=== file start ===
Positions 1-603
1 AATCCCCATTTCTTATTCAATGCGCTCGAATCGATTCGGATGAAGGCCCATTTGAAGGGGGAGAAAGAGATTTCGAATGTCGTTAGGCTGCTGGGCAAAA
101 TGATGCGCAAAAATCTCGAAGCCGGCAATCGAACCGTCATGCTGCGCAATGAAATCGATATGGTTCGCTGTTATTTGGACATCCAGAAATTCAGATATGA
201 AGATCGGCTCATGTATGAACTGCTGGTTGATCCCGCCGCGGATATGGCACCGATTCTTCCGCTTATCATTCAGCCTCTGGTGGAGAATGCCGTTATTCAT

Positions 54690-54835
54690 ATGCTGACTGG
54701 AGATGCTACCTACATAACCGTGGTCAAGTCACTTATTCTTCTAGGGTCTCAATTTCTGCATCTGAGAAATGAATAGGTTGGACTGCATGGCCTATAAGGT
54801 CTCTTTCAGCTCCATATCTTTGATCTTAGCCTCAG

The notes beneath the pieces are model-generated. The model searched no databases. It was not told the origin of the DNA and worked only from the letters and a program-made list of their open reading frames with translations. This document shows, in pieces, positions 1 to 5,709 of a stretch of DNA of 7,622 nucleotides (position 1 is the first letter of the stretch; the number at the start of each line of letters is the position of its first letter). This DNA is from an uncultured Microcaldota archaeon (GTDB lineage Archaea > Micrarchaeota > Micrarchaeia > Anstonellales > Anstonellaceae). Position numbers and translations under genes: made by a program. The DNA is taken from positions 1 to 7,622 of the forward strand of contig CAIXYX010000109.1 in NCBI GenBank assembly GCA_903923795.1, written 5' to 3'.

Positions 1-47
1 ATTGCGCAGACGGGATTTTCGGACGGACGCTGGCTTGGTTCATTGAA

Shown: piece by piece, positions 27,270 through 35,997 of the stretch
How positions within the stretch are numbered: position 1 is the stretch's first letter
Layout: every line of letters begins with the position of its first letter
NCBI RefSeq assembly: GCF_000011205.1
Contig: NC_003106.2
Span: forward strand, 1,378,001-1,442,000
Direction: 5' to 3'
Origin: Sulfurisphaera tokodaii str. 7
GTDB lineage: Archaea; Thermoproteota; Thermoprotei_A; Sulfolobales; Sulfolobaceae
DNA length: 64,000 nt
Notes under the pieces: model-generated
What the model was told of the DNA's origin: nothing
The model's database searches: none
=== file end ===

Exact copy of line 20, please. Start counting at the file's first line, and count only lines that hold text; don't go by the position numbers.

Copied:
GTDB lineage: Archaea; Thermoproteota; Thermoprotei_A; Sulfolobales; Sulfolobaceae